The Assault Summary

Harry Mulisch

The Assault

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The Assault Summary

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The Assault is a 1982 novel by Dutch author Harry Mulisch. It focuses on the life of Anton Steenwijk, who, at age twelve, is the only member of his family to survive after Nazi occupation forces find a collaborator’s murdered body in front of their house in Haarlem. The novel takes place in five sections, each from a different point in Anton’s life, as the mystery of that night unfolds, despite his active attempts to avoid contemplating his family’s fate. A literary detective novel of sorts, starring a reluctant detective, The Assault depicts the long reach a fateful night can have, as well as the lingering effects of the Second World War on the Dutch population.

The book opens in January of 1945, where young Anton is huddled with his parents and brother Peter in a single room of the house, as that is all they can afford to heat. They are starving, and Peter hasn’t left the house in months as his parents fear the prospect of his conscription into the war. The family hears gunshots outside and Peter runs to the window, only to see Fake Ploeg, a known Nazi collaborator, lying dead on their neighbor’s lawn. He then sees his neighbor, Mr. Korteweg, and his daughter (with whom the Steenwijks get along well) moving the body in front of Anton and Peter’s house. Peter, despite his mother’s protestations, leaves the house in order to move the boy once again in order to avoid Nazi retaliation. Unfortunately, he is not able to do so in time and, taking Ploeg’s gun, runs off into the night. Meanwhile, the German soldiers arrive at the house and, after checking their papers, take Anton and his parents outside and set fire to their home. Anton is placed alone in a soldier’s car and separated from his parents, who he never sees again. The German soldier, having forgotten about Anton, takes him a police station where he is placed in a cell with a mysterious woman who refuses to reveal her identify or reason for being in the prison. Anton falls asleep with her telling him a story and comforting him. The next day, Anton is taken to live with his aunt and uncle in Amsterdam. After five months, his uncle goes to newly liberated Haarlem to discover the truth about Anton’s family. He soon discovers that his parents were murdered along with twenty-nine other hostages by the Nazis, and, his initial hopes are dashed as he soon discovers that Peter was murdered that night as well.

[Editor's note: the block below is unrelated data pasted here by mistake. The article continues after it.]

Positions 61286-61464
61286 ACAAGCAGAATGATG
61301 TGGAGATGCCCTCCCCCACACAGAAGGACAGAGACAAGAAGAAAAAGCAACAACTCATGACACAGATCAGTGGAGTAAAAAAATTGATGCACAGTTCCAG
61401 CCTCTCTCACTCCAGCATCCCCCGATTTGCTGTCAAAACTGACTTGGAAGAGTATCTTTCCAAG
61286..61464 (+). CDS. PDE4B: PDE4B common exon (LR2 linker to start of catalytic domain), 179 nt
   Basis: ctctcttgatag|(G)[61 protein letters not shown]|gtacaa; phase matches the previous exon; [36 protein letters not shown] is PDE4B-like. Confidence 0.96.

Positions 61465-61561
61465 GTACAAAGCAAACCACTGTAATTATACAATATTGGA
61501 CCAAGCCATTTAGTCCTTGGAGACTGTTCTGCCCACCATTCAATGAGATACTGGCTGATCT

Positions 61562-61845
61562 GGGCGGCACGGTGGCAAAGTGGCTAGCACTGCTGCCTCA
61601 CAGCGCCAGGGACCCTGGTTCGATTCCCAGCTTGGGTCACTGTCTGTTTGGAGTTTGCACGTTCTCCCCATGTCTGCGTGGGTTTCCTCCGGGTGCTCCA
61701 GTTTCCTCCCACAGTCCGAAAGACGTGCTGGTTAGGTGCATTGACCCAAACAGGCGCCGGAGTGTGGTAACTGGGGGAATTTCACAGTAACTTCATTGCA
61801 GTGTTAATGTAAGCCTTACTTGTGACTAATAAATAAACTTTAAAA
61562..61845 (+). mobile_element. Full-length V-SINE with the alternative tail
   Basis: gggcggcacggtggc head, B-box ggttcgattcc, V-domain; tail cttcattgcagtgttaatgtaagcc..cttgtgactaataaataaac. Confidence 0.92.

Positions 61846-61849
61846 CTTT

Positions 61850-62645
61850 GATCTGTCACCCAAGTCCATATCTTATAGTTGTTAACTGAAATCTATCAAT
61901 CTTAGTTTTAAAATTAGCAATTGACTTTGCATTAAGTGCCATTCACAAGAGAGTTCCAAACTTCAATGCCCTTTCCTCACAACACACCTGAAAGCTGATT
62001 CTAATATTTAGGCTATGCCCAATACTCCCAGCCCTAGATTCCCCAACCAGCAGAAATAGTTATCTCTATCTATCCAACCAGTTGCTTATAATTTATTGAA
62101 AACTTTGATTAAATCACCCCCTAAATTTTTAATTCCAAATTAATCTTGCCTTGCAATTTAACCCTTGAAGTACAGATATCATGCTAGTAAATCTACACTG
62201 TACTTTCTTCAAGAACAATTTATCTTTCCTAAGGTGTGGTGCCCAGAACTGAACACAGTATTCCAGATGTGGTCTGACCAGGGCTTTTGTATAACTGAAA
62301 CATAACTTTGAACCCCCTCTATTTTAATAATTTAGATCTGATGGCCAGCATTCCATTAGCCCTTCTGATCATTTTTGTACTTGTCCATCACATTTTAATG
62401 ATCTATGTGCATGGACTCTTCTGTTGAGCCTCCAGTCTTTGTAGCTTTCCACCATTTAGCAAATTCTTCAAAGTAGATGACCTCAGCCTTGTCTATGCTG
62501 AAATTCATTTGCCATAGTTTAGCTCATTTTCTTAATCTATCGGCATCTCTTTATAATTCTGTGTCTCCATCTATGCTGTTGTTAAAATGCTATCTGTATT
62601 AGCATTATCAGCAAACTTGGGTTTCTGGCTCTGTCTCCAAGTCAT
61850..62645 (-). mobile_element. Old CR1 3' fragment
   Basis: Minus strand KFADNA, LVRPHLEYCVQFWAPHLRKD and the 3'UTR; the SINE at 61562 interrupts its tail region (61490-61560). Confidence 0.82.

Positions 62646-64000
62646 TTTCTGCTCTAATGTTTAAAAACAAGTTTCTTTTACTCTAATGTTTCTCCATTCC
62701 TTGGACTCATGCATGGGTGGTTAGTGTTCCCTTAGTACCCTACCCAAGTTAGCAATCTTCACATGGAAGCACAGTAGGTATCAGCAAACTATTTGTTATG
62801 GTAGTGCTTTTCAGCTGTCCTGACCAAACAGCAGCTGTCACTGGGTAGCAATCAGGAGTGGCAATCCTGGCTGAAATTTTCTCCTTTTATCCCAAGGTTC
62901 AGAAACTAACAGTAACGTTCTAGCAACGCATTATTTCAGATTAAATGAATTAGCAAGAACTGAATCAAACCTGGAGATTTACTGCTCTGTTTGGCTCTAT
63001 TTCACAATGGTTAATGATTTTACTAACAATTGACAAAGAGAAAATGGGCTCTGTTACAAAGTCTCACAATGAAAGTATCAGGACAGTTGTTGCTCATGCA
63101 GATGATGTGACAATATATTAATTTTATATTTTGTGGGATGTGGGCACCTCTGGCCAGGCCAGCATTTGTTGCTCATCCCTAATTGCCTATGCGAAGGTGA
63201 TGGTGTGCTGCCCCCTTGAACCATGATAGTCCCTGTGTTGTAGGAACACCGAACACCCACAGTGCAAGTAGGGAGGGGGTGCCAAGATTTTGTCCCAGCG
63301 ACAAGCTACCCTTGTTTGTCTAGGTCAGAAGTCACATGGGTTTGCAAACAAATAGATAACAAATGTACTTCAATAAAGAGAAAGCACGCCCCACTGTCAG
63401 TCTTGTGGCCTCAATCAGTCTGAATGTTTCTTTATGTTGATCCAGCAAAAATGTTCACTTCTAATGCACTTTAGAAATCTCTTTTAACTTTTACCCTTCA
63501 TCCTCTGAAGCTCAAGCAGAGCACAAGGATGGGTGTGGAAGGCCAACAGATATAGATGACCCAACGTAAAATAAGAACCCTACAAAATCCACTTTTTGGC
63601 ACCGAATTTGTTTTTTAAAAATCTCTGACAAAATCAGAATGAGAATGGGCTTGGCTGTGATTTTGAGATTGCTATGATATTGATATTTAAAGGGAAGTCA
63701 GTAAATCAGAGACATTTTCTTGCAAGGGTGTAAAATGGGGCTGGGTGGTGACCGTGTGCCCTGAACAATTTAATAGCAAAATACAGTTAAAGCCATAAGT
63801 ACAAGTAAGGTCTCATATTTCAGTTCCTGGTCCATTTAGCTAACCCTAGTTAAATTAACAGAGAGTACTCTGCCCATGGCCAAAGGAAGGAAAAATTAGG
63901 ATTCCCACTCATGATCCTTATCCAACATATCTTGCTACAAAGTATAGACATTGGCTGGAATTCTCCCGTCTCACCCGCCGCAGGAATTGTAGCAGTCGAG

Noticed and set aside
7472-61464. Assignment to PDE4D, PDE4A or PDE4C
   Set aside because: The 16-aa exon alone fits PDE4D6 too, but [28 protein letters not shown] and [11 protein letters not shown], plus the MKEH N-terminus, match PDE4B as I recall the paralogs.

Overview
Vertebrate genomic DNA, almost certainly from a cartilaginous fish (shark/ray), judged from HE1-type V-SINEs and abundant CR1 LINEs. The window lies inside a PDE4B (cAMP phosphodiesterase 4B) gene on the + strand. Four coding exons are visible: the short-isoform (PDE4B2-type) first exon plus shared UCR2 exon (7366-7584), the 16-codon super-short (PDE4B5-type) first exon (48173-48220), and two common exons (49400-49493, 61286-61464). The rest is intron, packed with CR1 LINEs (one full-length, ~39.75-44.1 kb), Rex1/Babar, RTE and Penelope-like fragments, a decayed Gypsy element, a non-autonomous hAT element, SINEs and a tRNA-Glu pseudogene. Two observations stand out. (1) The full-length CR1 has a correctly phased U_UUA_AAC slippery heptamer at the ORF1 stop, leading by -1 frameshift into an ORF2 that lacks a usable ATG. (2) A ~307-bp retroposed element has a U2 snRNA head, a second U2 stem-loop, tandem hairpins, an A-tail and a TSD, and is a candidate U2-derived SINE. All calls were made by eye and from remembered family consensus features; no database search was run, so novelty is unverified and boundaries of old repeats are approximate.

The next section takes place in 1952 when Anton is in medical school. He returns to Haarlem for the first time since the murders in order to attend a party, which happens to be across the canal from his childhood home. His old neighbor, Mrs. Beumer, who tells him of a memorial plaque for the people killed that night, and also accuses his mother of attacking the soldiers, thus sealing her fate. Anton visits the plaque before leaving the city.

We next rejoin Anton in 1956, once he has graduated from medical school and is living on his own. His apartment is blocked by anticommunist protests, and among the protestors he finds Fake Ploeg, Jr., son of the collaborator murdered in 1945. Anton invites him into his apartment and Fake discusses how his life was just as difficult, if not more so, after his own father’s death. Fake had to abandon his own studies to support his family and is now a repairman while Anton is a doctor.

In the following section, in 1966, Anton is married with a four-year-old daughter. While attending a funeral for a friend of his father-in-law, Anton overhears someone discussing Fake’s death, and, after confronting him, realizes that he was involved in the assault and murder, as was his girlfriend. The man remains staunch that the murder was necessary for the Resistance, though he knew that the Germans would retaliate. Anton soon realizes that the man’s girlfriend was the mysterious woman in the cell with him that night. He realizes that he married his wife in part because of her resemblance to the woman, and meets with the man the next day to confirm this and uncover more information. The man shows Anton the gun the woman used to murder Ploeg and describes the aftermath, when Ploeg shoots her in the back and the man escapes, leaving her to be arrested alone, which he regrets.

The final section takes place in 1981, fifteen years later, and Anton is divorced from his first wife and married to a young student. He attends an anti-nuclear protest where he runs into his daughter, now pregnant. He also sees an elderly woman watching him. She approaches him and introduces herself as Karin Korteweg, the daughter who moved Ploeg’s body in front of Anton’s home that night in 1945. Karin confesses that she and her father moved the body because they feared their home getting burned down in retribution, thereby killing the lizards that had given him solace since his wife’s death. When he asked why she didn’t place the body in front of their neighbors, the Aarts, Karin explains that she knew that they were hiding a Jewish family, who would certainly be discovered and murdered if the body had been left there. However, her father’s fear of retribution was so severe that he committed suicide three years later.

Unspooling slowly over one man’s life, The Assault showcases how repressed memories can be rocketed to the forefront by chance encounters and history colliding with the personal. While the 1985 English translation by Claire Nicolas White has been roundly criticized, the work itself was highly praised, including John Updike in the New Yorker referring to it as “brilliant” and “a kind of detective story” that “combines the fascination of its swift, skillfully unfolded plot with that of a study on the psychology of repressed memory”